Upon first glance, Sam Miracle’s name appears to be a misnomer. After all, he is stuck in an orphanage in the middle of the desert, and his arms don’t work. Miracles aren’t exactly likely for this teenager. All he has going for him are his incredibly vivid dreams in which he time-travels to fight the evil El Buitre . . . and in which his arms function properly. Continue reading
I’d like to say that I’ve never succumbed to the lure of clickbait. Usually I’m a strong person on Facebook. Clickbait? That’s for simpletons. But … well, there was this kind of ad post with a cool-looking book cover for The Secret of Spellshadow Manor that said “If you loved Harry Potter, you will LOVE this new series! Get the kindle deal today only!” And unfortunately, I’m a huge HP fan, and, well, anyway it was a great kindle deal. I mean, yeah, the author is known for a ton of cranked-out vampire mysteries, but this could be her Shining Star … right? Continue reading
As a middle school English teacher, I am always looking for quality fantasy fiction for young readers. Andrew Peterson’s Wingfeather Saga first came to my attention when it was recommended to me by my 13-year-old nephew. Here’s a tip: if a teenage boy sings the praises of a fiction book, that’s a big deal and worth your attention. Continue reading
We were thrilled to meet up with best-selling author Robert Beatty at a book signing; and we appreciate his time in allowing our interview. We hope you’ll enjoy it as well!
Interview by AB
ABOUT YOUR BOOKS:
What inspired you to write a book set at the Biltmore Estate?
My family and I live very close to Biltmore, and we visit there often. It’s a place filled with history, beauty and a sense of mystery. We thought it was the perfect setting for a mysterious, spooky story from a child’s point of view.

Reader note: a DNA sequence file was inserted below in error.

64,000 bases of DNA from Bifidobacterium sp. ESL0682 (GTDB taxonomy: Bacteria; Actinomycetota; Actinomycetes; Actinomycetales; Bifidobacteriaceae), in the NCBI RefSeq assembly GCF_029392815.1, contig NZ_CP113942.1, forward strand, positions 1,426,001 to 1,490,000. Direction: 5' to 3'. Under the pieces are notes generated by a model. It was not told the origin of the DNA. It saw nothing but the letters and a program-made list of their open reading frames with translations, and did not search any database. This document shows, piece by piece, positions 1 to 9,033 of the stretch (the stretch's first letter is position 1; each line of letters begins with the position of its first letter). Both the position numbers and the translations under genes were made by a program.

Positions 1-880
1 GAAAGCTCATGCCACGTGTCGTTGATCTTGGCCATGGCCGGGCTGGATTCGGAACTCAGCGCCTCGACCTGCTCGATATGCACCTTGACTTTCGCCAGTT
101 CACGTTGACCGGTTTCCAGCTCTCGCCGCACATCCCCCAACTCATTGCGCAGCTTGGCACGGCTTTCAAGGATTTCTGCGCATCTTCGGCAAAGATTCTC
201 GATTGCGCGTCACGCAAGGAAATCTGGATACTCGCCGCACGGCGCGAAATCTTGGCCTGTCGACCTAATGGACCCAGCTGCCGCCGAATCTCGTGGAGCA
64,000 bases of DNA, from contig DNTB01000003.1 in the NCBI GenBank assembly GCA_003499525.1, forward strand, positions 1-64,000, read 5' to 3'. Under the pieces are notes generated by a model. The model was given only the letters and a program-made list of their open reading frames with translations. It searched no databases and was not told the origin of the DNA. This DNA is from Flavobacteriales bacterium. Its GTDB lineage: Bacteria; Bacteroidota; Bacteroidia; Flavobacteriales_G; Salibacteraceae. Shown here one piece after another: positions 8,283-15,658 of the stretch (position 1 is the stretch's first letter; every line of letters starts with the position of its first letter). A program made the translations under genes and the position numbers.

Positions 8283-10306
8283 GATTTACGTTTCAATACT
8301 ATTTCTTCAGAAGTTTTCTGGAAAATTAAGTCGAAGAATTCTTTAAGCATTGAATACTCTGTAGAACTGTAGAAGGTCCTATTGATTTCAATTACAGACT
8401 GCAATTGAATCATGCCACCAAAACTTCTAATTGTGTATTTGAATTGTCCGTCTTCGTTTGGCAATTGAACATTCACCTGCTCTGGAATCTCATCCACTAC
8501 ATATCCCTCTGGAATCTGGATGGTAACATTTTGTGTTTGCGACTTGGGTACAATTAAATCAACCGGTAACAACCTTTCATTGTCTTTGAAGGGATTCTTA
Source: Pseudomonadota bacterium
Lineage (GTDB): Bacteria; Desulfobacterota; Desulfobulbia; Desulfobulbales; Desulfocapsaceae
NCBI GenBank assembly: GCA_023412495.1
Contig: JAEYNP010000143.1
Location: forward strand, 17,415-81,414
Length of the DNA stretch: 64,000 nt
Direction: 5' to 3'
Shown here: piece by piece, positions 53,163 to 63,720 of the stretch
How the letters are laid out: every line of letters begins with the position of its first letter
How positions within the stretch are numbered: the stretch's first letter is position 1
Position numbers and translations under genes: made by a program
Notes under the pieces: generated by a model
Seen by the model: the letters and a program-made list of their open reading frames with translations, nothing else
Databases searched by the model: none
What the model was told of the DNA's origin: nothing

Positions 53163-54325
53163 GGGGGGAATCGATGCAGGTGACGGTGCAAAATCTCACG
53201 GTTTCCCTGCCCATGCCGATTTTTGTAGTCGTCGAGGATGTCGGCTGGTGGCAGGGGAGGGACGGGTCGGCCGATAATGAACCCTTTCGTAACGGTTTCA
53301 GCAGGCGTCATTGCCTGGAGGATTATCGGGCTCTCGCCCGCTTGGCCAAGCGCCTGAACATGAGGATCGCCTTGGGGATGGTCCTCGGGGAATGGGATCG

The character of Serafina was inspired by my middle school-aged daughter, Genevieve, who used to prowl around our house and try to sneak up on me in my office when I was writing.
How has being a father played a role in your Serafina stories?
I’ve always been interested in strong, young female characters. I’ve always felt that girls can do anything they want to do, and be anything they want to be. One of my main goals in writing Serafina was to give my three daughters a story about a heroic girl they can relate to.
Do you have plans to write a third Serafina book? (Please say “yes.”)
Yes, a third book in the Serafina Series is in progress now. Look for it in summer 2017. Continue reading
By Robert Beatty Genre: Middle Grade Lit (mystery)
Reviewed by AB 5/5 stars
You probably wouldn’t expect that one of the pioneers of cloud computing, the Chief Technical Officer and Chairman of the Board at Narrative Magazine, and an entrepreneur in the field of robotics would care anything about writing children’s stories. But that’s exactly what Robert Beatty did when he began pursuing writing full-time in 2013.
#1 New York Times Bestsellers Serafina and the Black Cloak (2015) and its sequel Serafina and the Twisted Staff (2016) were born out of a love that Beatty and his family have for Asheville’s Biltmore Estate, America’s largest home.
Recently, I had the chance to attend a book signing for Serafina and the Twisted Staff (already in its second week on the New York Times Bestseller List) held at the Barnes and Noble on Woodruff Road in Greenville, SC. My 8-year-old daughter and 12-year-old niece were with me along with about 200 other young fans.